Have you ever wondered why some European white oak floors look brown, instead of a natural honey-like color? Have you ever wondered why some walnut floors don’t have any hints of gray? In other words, have you ever seen a wood floor color that looks different than what you expected, or perhaps not even possible?
If you have ever wondered about these things (we do), then you’ve come to the right blog for answers.
There are two primary methods to alter the color of a wood floor beyond its natural coloring.
The first option uses dye or pigment to lay color on the surface of the wood. The second option alters the color of wood fiber itself.
Neither process is superior to the other. Depending on what look you are after will determine which method is best for your floor.
Pigments and dye, oh my!
When putting color on a floor, the process is done with either dye or pigment.
Dyes lay very small particles of coloring onto the surface of the wood. Done well, dyes typically give you a broad depth of color. Dyes also yield a diverse array of colors and provide rich hues you may not be able to obtain with pigment.
Aniline dyes seep into the pores and texture of the wood. These dyes are used in some select furniture, even guitars and other specialty wood products. They are not typically used in wood flooring simply because they can’t block UV light; thus the dyes will fade over time when subjected to direct sunlight. This, of course, is an issue if you want an aniline-dyed floor in a space with windows.
At Real Wood Floors when we color with pigment, we are trying to elevate color allowing for a more uniform look to the floor. We recognize tastes differ, so we offer several floors with pigmented coloring, so customers can choose the type of floor they wish.
With pigmenting, we add depth of color—not by trying to push the pigment deeper into the floor, but by adding multiple layers of coloring. We use techniques such as adding a base color, putting a lighter stain on top, then taking it off by hand. This gives a random flow of coloring per board. To add complexity, we may send the boards through a second machine, and again hand-wipe the stain or use a machine to do so.
Many other flooring companies also use pigments to color their floors, but we are unique because our applications provide astounding variations of color while keeping that variation nicely uniform. Some of these looks are only possible through pigmented coloring.
Altering the Wood Fiber: Carbonizing and Revelarre
The other primary method for changing the color of wood flooring is through altering the color of the wood fiber itself. This is achieved through two different procedures, carbonizing or Revelarre.
With carbonizing, wood veneers are heated within a vacuum chamber. The chamber keeps the wood from catching fire and transforms the color from its natural wood to various browns and even to black.
With carbonizing, it’s possible to heat the wood too much, which changes the natural flexibility of its fiber to a brittle state. We feel it damages the wood fibers and makes them too brittle to meet customer expectations for a wood floor, so we actively remove any of these pieces that are unusable. We also offer light carbonizing on some floors which prevents any extreme effects on the wood.
Given the potential for a compromised floor, we rely mainly on Revelarre.
Revelarre is our coloring process that allows us to look at each species of wood and the components that naturally exist within those species. We apply an offsetting molecule that has a natural reaction with the molecules existing within the wood to alter its coloring.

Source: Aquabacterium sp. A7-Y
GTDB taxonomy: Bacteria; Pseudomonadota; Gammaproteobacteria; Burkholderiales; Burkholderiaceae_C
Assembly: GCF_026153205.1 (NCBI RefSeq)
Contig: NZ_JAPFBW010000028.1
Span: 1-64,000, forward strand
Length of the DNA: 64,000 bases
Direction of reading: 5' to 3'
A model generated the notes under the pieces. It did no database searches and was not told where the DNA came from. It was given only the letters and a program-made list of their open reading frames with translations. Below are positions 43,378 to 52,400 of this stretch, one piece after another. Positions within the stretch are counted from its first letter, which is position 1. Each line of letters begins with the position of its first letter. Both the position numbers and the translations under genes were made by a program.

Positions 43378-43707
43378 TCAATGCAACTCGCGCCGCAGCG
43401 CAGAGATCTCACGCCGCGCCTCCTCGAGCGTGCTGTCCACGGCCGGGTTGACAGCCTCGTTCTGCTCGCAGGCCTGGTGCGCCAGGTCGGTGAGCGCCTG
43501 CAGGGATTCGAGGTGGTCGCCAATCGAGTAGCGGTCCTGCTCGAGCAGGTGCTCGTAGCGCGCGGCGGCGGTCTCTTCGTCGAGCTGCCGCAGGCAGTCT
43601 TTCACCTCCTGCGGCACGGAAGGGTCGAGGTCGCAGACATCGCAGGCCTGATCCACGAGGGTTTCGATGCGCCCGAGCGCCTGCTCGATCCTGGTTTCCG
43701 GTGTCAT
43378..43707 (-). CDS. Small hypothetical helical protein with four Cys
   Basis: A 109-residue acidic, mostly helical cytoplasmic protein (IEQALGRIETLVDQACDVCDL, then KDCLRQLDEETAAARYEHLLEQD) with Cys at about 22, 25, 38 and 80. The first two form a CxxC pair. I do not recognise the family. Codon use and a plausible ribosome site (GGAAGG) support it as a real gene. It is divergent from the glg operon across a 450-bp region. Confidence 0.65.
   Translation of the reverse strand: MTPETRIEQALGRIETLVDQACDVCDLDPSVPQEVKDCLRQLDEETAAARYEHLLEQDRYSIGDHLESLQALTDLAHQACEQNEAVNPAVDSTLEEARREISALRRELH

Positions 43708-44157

This provides breathtaking results. With this reaction that is completely natural to the floor, stunning variations occur. Because each tree has a different molecular makeup in different years, each growth ring may show a different intensity of color. Because some trees grow at the top, middle or bottom of a particular hill, then these trees offer different intensities. As well, a different intensity of color is achieved from the center of the log as it radiates out.
All of that color will average out to a median color of the floor, but within it, each board gets to be a unique expression of color. Each floor is one of a kind. In addition to gorgeous random grain patterns, that coloring is going to be unique to that specific board and that specific combination of boards in your home.
Revelarre allows you to call the shots and do things with wood to achieve a different color that is not typically natural, but will color that wood in a natural way. In other words, you can have grays that are not painted grays. In the Steadfast Collection, a number of neutral grays still allow for a variation that is very natural to both hickory or maple in that line.
If you are interested in medium and darker browns that are not typically natural to white oak, you can achieve that with Revelarre. You can take that white oak style you like, and put on a true brown coloring to go with the aesthetic of your home and maintain that natural look of the wood fiber.
Meeting everyone’s design and budget needs
When taking a close look at both of these processes (laying color or altering fiber), neither is better.
Some color you can only achieve through pigments or dyes. Some design requirements are looking to feature the natural aesthetic of the wood, so we know it’s important to have an offering of Revelarre.
By providing both of these options, we’re allowing customers at every budget level to have access to the breathtaking beauty of wood floors from a wide spectrum of hues and tones. We are constantly looking for new and innovative methods that showcase the natural features of a wood floor. We also test out new coloring techniques. Only after our coloring techniques are perfected will we add new lines and new products. We hope you have such a floor with us. If not, please consider browsing our collections for the perfect color in your home.